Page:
I've suggested in a number of posts that it's important to be diligent in both how we spend our money and our time as we pursue and live the good life. I thought it would only be appropriate to share with everyone what "stuff" my husband and I have in our lives that we are grateful for, day in and day out. To balance it out, I thought I would also reveal what it is that we don't have or no longer have that makes us equally happy.
Top 10 most valued "haves" in the F2P household:
1. Our family dog - We adopted our beautiful girl for over 2 years now and she is an amazing companion and a constant source of entertainment. A dog is a great pet to have. Belle reminds us that as long as we are loved, fed, get a little exercise & play, have a safe and comfy place to sleep, life is good.
2. Bikes - We use them, and walking, as our primary modes of transportation most of the week. They keep us active and help us avoid the frustrations of traffic when we head out to the library, grocery store, out on the town or to visit friends & family. Our poor car is parked most of the time. I sometimes think it gets lonely.
3. Computers and smartphones - We have a computer, laptop, iPad and a couple of smartphones, along with the peripherals required for taking pictures, printing and presenting information. They are essential to what we do every single day and I don't see us every paring down our use of these important tools. That said, we don't have much trouble ditching them for some fun in the great outdoors now and again.
4. A wood-burning stove - We have eliminated the TV on the main floor of the house and now the true focal point where we spend most of our daytime hours is either in front of the hearth or in the kitchen--which also has a great view of the fireplace. The ability to sit in front of a fire and chat, whether we are entertaining or not, is priceless. There is something about a fire that soothes the soul and slows down the mind. And, as an added bonus, our winter heating bill is much lower than without it.
5. The home gym - We started focusing on our health just over a decade ago and our growing collection of new and used exercise equipment is well used. We are in the gym 3-5 times a week. It keeps us happy and healthy.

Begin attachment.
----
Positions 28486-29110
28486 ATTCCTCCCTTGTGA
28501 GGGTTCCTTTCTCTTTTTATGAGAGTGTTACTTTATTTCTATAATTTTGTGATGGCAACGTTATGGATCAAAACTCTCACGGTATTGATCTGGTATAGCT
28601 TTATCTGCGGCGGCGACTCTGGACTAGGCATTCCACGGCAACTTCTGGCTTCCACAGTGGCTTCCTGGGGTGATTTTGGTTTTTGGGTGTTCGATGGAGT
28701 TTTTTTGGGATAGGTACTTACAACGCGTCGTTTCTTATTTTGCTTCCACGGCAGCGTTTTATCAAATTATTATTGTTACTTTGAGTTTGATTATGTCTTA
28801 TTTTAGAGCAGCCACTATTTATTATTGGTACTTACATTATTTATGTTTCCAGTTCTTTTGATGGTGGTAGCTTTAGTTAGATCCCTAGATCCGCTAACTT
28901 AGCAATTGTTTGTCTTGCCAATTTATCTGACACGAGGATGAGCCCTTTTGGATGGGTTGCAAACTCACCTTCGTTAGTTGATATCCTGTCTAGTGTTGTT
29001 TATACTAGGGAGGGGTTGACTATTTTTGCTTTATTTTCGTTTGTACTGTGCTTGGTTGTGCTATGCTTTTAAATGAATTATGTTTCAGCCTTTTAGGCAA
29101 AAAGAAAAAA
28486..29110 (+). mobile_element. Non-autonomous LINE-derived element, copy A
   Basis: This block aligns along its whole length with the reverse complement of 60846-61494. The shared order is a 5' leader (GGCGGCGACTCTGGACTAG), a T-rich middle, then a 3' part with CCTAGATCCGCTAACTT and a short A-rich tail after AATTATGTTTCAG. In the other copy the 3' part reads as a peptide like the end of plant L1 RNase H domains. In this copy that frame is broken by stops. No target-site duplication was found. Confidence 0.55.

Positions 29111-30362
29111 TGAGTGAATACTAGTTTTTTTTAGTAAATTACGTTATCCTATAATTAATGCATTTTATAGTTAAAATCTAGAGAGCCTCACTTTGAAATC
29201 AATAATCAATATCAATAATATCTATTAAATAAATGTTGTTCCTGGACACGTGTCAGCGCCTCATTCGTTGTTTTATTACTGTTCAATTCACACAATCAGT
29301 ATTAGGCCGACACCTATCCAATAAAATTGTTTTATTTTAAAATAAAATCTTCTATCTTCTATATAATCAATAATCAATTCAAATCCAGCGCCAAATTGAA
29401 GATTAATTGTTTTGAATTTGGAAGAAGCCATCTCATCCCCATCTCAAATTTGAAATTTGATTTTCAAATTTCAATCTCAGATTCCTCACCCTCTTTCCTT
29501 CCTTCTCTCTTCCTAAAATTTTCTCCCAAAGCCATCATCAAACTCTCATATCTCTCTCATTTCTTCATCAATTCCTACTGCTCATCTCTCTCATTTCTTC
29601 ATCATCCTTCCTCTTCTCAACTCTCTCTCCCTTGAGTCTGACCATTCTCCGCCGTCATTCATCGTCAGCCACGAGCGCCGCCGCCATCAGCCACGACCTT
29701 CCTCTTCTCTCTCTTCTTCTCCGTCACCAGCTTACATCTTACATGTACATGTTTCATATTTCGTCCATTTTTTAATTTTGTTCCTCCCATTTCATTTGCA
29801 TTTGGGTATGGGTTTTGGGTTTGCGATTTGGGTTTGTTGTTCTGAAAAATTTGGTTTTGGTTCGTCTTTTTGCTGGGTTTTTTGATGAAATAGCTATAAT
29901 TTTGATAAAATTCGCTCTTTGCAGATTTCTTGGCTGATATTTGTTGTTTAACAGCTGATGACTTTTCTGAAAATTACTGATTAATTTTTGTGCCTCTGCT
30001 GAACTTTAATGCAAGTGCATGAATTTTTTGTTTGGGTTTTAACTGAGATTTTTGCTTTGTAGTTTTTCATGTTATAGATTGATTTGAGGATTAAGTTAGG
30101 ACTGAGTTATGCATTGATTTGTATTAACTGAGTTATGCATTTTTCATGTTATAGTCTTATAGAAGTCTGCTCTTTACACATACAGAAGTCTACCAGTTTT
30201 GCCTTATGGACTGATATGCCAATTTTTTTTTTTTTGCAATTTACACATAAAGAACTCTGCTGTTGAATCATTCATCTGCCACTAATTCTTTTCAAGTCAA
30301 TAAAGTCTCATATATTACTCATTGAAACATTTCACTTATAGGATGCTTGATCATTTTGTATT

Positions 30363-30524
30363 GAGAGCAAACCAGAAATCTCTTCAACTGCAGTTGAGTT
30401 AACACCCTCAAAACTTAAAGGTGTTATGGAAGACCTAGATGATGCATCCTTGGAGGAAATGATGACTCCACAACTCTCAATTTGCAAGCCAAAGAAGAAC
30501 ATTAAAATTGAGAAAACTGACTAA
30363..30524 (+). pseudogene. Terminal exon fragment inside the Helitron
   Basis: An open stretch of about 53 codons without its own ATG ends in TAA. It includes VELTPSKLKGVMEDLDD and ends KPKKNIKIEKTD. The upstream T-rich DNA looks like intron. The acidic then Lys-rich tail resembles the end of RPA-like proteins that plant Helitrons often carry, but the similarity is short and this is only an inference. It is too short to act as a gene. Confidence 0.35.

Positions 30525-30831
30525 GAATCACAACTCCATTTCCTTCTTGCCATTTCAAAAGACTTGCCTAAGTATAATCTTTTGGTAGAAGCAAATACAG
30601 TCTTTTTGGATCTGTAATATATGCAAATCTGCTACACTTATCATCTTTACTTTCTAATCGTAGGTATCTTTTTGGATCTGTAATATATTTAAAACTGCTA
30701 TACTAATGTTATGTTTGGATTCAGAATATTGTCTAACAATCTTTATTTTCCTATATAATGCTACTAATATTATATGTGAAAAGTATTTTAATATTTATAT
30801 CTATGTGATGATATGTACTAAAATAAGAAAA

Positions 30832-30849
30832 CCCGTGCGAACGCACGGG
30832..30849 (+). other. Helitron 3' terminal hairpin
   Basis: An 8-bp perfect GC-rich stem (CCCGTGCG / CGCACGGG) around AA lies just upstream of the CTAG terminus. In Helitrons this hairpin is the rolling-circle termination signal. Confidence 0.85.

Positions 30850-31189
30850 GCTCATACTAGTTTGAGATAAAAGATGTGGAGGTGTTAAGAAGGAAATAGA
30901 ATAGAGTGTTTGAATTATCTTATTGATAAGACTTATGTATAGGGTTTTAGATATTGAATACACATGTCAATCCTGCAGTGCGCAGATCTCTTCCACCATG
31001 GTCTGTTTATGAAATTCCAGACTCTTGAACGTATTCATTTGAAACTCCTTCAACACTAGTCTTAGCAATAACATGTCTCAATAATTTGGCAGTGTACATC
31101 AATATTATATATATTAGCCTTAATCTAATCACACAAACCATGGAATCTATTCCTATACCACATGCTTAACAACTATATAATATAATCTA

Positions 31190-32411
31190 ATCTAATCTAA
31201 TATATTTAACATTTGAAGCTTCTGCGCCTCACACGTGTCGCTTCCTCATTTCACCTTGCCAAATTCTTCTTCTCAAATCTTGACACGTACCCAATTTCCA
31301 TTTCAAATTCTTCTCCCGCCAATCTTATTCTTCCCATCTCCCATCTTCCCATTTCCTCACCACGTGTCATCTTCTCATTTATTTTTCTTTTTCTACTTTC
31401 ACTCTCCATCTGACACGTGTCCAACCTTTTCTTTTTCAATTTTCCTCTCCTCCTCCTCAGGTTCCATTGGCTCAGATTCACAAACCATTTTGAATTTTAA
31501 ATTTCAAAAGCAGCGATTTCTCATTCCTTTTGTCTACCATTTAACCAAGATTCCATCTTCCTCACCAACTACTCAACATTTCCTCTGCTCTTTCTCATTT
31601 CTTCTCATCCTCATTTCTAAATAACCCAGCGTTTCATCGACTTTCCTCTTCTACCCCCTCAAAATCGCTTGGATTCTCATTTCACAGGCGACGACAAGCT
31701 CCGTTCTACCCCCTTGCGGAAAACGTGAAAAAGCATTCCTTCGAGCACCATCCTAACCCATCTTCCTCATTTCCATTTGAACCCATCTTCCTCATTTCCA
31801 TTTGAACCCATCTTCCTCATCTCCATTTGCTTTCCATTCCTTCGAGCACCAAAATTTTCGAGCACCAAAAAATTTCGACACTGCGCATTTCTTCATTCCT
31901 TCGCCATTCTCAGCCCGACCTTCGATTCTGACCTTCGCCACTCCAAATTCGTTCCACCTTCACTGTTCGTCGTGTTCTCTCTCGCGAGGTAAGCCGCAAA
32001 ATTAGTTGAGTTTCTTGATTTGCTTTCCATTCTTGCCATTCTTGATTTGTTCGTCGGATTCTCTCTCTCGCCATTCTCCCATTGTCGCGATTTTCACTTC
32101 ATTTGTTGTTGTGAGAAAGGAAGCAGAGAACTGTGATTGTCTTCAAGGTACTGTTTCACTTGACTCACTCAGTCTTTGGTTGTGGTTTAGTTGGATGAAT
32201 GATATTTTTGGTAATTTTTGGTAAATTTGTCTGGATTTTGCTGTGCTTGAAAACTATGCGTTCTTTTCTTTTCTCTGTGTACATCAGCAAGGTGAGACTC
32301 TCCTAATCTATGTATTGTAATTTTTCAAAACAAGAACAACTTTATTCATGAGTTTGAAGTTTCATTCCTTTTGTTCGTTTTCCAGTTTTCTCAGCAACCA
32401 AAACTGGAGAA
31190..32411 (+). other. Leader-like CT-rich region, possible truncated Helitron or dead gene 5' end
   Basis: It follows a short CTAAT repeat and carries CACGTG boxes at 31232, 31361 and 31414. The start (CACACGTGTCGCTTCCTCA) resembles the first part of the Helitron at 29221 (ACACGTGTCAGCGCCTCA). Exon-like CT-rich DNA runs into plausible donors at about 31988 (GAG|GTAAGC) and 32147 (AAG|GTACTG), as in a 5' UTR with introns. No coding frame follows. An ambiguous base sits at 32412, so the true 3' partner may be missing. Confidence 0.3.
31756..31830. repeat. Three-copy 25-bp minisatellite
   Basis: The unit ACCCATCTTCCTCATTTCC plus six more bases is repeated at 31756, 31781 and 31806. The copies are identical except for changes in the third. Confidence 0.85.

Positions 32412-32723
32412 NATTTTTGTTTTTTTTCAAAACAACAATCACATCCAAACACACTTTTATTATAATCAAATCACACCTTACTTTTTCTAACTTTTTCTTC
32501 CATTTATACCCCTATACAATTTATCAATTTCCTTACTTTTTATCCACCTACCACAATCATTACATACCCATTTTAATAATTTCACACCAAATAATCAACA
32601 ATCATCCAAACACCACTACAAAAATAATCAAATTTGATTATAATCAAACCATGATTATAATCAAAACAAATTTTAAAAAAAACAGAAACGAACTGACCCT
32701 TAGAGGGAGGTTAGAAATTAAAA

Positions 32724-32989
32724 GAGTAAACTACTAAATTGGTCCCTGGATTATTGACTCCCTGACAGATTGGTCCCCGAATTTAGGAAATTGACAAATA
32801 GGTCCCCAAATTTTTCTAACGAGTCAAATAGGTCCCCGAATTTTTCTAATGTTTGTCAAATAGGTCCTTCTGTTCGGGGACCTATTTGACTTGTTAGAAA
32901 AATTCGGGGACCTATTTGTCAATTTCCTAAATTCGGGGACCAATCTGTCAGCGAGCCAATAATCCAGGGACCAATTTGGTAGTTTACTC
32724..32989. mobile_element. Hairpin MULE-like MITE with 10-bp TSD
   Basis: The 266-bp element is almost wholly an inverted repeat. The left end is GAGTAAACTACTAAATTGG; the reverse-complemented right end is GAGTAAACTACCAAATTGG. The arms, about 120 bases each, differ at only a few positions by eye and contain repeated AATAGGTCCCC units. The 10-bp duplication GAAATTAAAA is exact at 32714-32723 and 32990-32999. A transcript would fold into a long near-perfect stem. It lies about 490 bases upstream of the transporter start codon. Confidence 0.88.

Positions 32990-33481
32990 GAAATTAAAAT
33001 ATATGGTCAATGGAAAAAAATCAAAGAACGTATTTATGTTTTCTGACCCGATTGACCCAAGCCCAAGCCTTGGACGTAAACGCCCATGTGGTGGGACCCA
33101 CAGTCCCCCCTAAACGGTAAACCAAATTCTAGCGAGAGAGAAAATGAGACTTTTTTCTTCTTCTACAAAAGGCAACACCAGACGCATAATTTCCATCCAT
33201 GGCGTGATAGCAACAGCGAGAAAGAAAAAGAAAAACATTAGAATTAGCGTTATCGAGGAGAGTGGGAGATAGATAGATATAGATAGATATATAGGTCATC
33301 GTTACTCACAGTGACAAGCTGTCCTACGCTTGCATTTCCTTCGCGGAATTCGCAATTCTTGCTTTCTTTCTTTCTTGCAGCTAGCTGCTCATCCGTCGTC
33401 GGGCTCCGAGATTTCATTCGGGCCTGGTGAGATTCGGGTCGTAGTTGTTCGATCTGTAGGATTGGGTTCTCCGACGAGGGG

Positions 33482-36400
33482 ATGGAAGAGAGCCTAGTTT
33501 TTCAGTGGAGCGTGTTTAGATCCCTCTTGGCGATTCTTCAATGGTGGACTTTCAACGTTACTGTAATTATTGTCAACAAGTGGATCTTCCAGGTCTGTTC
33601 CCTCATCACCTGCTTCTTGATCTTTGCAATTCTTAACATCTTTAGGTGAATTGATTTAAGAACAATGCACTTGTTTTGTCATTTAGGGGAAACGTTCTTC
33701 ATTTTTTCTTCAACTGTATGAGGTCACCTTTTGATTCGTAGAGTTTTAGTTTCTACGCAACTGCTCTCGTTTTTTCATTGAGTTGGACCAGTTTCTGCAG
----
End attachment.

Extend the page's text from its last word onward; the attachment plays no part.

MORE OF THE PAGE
6. Passports and travel rewards card - OK, so those are technically 2 items. The ability to travel is important to us and we would not want to give up the ability to take a trip when the opportunity presents itself. We've been on three trips in the last year, both alone and with friends and most of these were made possible thanks to heavily discounted travel.
7. Our plants (indoor and outdoor): We landscaped our property using mostly fruit-bearing trees and perennials years ago. We have no grass. Instead, we are able to harvest apples, raspberries, blackberries, strawberries, cherries and more every year. No matter where we live, we value the ability to grow some of our own food. Spending time picking fruits, flowers and vegetables is much more fun to me than mowing grass. It's rewarding, beautiful and tasty!
8. Our wedding rings. My husband designed them and we had them custom made. That was the best gift he could give us for our wedding. Priceless.
9. Family heirlooms & pictures - We each have a few antiques and photo albums from our respective families that we cherish and/or use. They are constant reminders or our history and the nostalgia helps us appreciate life day to day. Nothing lasts forever and we want to remember to appreciate the here and now.
10. Our home. It is in a great neighbourhood, near good people. Our home is a reflection of what we value, our hard work in building and maintaining it, and a daily reminder of the financial security we have established for ourselves.
Top 10 "don't haves" in the F2P household:
1. Gaming systems/gaming apps and cable TV - We use our electronics to produce content far more than we use them to be entertained. The idea of using them mostly for passive consumption is a scary thought. This is not to say we don't like to watch the occasional TV series or movie, but we'd rather spend time living life as opposed to seeking escape.